Wednesday, June 3, 2015

How To... Genius Hour

How do you facilitate Genius Hour in your classroom? How do you get started?  There are many answers, but here are some of the ideas I think I will try.

Step 1:  Have student brainstorm... "What is your Interest?"  "What is your Passion?"  "What do you do for fun?" "What do you want to learn more about"

Step 2:  Have student write and submit Wonder or Genius (Essential) Questions.  These questions:

Click here to learn more about Essential Questions
  • are open ended ~ there is not one single, final, and correct answer
  • are thought provoking and intellectually engaging ~ would be great for a discussion or a debate.
  • warrant higher level thinking.  They can not be answered by recall alone.
  • relate to multi-disciplinary concepts and are naturally cross curricular in focus.
  • require information to be supported and justified, not just an answer.
  • can be revisited over time.
It is not a question that you can Google the answer.  There is more to it than that!

Step 3:  Have students use the KWHLAQ chart and complete the KWH part to start their thinking and planning process.  H will help them think about the resources they can use to learn more about their topic.  A gets students to think about how they can take their learning and cause change or act on that or put the learning to use. Q is an essential part of the inquiry process.  For inquiry to be at its best, questions should always lead to more questions.  In fact, questions should always lead to more questions and things to wonder about. 

Image and idea from:

Step 4:  At this point, I may have my students keep a learning journal, a learning log, or a learning blog to show and share their learning journey.  This would be their evidence of learning and growth.  This would also keep them accountable to the process and help them (and I) manage their time and progress.  Questions for students to use to reflect on their learning process could include:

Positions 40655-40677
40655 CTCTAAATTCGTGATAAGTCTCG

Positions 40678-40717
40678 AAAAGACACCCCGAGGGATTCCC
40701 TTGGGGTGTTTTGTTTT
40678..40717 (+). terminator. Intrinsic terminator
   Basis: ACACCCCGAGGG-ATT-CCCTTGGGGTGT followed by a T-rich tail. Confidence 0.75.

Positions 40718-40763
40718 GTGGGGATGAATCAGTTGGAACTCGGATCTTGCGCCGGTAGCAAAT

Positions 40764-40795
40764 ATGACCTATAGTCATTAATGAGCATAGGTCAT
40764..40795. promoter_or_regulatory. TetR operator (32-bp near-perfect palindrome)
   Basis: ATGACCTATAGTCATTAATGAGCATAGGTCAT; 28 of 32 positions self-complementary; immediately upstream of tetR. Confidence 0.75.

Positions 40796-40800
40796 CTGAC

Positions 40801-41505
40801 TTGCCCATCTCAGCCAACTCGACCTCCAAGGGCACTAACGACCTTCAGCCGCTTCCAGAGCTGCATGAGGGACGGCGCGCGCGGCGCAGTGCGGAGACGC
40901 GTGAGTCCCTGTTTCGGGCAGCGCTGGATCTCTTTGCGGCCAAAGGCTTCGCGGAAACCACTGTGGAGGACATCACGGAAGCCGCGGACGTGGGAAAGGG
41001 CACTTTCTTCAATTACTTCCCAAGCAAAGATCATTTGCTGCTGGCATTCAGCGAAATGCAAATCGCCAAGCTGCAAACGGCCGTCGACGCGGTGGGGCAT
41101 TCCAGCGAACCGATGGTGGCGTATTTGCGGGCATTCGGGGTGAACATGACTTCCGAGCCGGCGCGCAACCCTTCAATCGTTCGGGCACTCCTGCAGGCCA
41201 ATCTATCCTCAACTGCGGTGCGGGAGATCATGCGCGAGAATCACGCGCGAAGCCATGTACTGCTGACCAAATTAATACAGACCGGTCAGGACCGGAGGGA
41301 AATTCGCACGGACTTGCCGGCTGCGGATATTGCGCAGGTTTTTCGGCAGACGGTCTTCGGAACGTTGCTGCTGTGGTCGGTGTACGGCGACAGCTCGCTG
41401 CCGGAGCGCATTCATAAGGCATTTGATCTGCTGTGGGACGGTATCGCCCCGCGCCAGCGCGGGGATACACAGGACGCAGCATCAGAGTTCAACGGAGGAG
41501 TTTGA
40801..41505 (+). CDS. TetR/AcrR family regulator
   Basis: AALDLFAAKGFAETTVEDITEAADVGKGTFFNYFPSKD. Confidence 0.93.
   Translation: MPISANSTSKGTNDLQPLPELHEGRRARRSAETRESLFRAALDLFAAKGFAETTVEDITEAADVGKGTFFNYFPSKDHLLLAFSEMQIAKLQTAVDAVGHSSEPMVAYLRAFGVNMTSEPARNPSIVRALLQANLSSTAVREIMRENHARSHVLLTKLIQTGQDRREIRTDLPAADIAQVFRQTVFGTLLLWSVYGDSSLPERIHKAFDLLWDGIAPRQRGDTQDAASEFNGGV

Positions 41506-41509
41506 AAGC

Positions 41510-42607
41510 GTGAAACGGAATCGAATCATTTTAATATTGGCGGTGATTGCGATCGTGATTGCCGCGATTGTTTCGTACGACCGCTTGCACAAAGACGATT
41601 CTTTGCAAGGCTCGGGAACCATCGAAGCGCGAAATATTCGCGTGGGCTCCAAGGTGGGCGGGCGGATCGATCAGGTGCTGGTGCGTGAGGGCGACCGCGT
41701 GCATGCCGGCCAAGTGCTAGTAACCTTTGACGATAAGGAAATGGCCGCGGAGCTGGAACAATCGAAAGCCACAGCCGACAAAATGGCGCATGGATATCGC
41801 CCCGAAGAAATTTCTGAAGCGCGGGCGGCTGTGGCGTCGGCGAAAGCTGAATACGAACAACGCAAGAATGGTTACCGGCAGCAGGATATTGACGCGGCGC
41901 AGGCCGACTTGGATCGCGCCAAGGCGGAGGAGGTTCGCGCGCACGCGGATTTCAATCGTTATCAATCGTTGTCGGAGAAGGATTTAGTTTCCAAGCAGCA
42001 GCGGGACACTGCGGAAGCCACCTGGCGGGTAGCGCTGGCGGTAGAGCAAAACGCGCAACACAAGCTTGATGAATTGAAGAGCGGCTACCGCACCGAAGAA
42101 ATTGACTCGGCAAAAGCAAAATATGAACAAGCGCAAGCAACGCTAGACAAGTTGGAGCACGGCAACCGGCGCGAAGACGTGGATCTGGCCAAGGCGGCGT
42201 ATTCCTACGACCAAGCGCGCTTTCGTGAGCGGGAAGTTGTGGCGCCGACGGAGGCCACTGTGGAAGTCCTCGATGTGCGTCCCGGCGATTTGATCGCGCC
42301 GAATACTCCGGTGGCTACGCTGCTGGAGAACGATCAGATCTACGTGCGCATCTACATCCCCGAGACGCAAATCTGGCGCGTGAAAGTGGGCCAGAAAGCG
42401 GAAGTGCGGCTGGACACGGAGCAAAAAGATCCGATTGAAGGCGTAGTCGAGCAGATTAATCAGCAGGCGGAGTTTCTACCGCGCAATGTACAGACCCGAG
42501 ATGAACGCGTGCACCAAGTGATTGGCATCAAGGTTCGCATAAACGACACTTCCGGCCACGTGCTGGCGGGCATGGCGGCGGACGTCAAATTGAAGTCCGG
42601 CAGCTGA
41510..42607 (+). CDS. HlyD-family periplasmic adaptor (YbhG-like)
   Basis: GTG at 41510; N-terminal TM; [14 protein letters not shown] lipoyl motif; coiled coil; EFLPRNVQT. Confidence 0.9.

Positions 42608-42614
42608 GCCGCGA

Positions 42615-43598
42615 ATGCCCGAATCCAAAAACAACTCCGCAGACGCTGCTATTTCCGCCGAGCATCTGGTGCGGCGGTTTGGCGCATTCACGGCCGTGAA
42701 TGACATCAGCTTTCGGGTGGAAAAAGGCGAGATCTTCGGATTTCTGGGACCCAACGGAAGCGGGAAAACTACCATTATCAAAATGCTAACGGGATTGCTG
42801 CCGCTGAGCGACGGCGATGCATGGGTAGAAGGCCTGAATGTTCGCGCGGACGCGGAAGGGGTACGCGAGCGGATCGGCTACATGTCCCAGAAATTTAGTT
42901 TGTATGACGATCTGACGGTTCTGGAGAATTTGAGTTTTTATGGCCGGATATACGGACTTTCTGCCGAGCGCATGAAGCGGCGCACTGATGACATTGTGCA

• What are you learning?  
  • What is interesting?
  • What ideas do you have?
  • Reflect on what the process is like and why you are motivated to keep learning.

Step 5:  Share or present their learning.  Again, if you are truly embracing the idea of choice, this could take a multitude of forms.  I also believe that these projects are about the process, not the end product, so be careful that this doesn't become the focus. Keep presentations or sharing short and simple.  Use these questions to guide your sharing / presentation.

  • What did you learn?
  • Why did you choose this topic / subject / area?
  • What did you make?  Show and share...
  • What went well and what would you change?

References for my thoughts:
Juliani, AJ. Learning By Choice: 10 Ways Choice and Differentiation Create An Engaged Learning Experience for Every Student. Vol. 1. N.p.: CreateSpace Independent Platform, 2015. Print.

McTighe, Jay, and Grant P. Wiggins. Essential Questions: Opening Doors to Student Understanding. N.p.: n.p., n.d. Print.

"Creating Passion Projects (Genius Hour)." What's Going on in Mr. Solarz' Class? N.p., 20 Feb. 2013. Web. 03 June 2015. <>.

No comments:

Post a Comment